Only 20% of blunt traumatic diaphragmatic injuries occur on the right side [2, 3, 5,6,7]. The functional anatomy of the diaphragm is the reason behind both the rarity and the diagnostic difficulty of right-sided traumatic diaphragmatic injury. The close proximity of the liver to the inferior aspect of the right hemidiaphragm creates a physical barrier which protects the diaphragm from injury and acts as a cushion to attenuate the transmitted force from a blunt trauma to the abdomen [2, 4]. Furthermore, when right-sided diaphragmatic ruptures do occur, the dome of the liver can act as a seal of the diaphragmatic defect. This poses significant challenges to the early radiological visualization of the injury and, in association with a lack of immediate symptoms, can be falsely reassuring [6, 8].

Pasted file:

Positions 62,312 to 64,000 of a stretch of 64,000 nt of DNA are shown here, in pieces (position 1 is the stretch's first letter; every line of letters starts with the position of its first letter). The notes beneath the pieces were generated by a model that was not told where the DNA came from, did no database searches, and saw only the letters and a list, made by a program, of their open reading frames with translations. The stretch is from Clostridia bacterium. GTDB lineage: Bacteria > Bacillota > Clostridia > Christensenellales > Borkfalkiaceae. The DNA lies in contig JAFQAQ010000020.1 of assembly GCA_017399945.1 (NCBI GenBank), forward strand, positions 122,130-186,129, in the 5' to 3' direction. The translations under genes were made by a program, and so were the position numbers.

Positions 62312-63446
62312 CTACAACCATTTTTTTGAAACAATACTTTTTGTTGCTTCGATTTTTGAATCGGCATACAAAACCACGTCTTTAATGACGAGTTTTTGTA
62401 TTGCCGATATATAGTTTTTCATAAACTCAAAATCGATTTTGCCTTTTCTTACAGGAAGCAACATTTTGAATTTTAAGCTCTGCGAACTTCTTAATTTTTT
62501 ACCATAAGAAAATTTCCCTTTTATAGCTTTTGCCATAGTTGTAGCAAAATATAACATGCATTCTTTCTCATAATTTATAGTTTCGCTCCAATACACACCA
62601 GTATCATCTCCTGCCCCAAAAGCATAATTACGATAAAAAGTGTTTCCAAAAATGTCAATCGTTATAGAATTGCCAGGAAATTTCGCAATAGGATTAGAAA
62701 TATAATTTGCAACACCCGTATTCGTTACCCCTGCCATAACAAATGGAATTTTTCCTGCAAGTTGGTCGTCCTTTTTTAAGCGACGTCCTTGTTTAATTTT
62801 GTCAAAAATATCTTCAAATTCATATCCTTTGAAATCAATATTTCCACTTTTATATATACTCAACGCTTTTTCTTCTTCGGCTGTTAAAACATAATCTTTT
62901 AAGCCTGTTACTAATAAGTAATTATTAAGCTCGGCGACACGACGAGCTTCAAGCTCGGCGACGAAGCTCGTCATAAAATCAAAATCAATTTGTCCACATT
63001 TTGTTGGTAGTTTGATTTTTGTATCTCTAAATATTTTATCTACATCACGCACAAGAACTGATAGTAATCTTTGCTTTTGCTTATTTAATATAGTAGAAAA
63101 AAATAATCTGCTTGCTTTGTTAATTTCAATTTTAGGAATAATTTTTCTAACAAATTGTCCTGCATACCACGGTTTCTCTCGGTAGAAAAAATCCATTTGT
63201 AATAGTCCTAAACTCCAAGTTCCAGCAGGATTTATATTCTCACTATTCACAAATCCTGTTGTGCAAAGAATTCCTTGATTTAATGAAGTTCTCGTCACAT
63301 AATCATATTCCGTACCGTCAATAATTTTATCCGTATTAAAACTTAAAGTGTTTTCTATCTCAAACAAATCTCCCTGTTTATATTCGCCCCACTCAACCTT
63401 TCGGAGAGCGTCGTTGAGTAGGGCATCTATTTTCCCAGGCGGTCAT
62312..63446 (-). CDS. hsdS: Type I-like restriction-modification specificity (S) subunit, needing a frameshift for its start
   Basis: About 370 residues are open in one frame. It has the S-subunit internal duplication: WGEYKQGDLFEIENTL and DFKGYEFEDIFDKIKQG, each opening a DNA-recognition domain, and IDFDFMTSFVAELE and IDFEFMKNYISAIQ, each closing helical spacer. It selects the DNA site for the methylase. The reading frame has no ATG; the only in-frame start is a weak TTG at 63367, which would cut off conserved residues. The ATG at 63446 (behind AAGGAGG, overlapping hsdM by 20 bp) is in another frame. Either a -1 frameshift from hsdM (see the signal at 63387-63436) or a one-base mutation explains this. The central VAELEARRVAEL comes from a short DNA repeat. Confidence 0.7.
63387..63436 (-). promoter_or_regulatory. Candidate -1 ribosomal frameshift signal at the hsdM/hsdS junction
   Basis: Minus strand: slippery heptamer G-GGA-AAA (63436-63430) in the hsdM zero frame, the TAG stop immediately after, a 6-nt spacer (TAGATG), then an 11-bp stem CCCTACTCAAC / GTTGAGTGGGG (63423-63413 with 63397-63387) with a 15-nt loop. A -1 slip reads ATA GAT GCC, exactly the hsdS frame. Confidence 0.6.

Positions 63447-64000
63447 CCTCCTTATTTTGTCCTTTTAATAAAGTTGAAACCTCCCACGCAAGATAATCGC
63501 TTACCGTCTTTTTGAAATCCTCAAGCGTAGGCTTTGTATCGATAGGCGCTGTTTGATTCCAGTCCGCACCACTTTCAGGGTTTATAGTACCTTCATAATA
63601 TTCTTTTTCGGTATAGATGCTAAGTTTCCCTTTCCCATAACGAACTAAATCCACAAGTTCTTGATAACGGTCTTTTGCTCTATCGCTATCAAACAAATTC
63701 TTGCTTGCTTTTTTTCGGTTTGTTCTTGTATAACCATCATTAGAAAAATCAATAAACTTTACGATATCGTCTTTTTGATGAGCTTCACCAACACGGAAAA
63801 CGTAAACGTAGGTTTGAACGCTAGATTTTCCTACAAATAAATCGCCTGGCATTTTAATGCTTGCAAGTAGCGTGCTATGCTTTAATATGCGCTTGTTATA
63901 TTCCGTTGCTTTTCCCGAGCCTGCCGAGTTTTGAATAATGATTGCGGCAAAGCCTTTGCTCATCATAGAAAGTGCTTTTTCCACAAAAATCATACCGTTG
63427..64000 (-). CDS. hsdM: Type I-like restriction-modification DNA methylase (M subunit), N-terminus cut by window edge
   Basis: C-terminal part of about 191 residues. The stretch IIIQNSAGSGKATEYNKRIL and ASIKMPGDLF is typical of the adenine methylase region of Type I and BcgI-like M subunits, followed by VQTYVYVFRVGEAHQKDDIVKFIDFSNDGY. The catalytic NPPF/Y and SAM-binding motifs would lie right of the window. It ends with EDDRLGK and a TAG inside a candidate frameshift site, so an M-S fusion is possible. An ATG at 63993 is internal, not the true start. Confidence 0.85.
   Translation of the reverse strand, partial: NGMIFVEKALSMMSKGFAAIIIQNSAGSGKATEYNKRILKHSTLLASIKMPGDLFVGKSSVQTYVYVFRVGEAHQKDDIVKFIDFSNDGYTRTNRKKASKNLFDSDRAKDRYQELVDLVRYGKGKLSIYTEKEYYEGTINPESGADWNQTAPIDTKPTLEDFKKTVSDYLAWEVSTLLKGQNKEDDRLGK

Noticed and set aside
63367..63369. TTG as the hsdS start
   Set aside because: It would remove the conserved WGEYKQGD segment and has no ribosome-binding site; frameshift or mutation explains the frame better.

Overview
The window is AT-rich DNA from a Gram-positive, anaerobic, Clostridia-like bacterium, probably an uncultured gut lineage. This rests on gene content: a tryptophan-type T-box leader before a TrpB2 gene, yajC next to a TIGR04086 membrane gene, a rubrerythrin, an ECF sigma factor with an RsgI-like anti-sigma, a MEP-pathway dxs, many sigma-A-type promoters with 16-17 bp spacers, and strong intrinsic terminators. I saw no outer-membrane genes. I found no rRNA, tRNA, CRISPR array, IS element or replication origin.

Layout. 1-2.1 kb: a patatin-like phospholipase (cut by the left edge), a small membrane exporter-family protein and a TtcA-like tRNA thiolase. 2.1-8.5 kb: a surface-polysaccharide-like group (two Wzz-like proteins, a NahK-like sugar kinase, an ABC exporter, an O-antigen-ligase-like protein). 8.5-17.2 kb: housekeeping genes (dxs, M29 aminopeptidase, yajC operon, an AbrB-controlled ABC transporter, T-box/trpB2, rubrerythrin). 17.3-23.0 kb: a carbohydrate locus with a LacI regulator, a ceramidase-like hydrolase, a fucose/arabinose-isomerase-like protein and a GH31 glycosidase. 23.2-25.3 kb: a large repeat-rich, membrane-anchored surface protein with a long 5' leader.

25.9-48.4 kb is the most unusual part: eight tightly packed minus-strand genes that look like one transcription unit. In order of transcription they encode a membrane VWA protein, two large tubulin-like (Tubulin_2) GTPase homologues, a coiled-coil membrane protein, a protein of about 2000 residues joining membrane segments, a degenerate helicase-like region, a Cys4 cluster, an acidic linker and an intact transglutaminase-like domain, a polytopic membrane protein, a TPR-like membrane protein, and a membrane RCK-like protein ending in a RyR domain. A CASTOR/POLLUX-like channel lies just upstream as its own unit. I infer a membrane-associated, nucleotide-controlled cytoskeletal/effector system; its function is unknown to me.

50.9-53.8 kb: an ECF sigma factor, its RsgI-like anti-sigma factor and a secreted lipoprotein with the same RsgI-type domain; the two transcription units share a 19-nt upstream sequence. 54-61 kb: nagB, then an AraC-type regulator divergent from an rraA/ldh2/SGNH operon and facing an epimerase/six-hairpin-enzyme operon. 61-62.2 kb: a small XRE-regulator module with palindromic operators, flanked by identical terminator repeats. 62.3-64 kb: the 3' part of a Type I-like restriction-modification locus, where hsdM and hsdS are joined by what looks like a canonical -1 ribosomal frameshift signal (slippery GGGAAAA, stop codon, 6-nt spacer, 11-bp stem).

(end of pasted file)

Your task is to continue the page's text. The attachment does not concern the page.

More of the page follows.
When the diagnosis of diaphragmatic rupture is missed at the time of the inciting event, the pressure gradient between the abdominal and thoracic cavities causes a gradual migration of intrabdominal viscera into the thoracic cavity, resulting in delayed diaphragmatic hernia formation [9].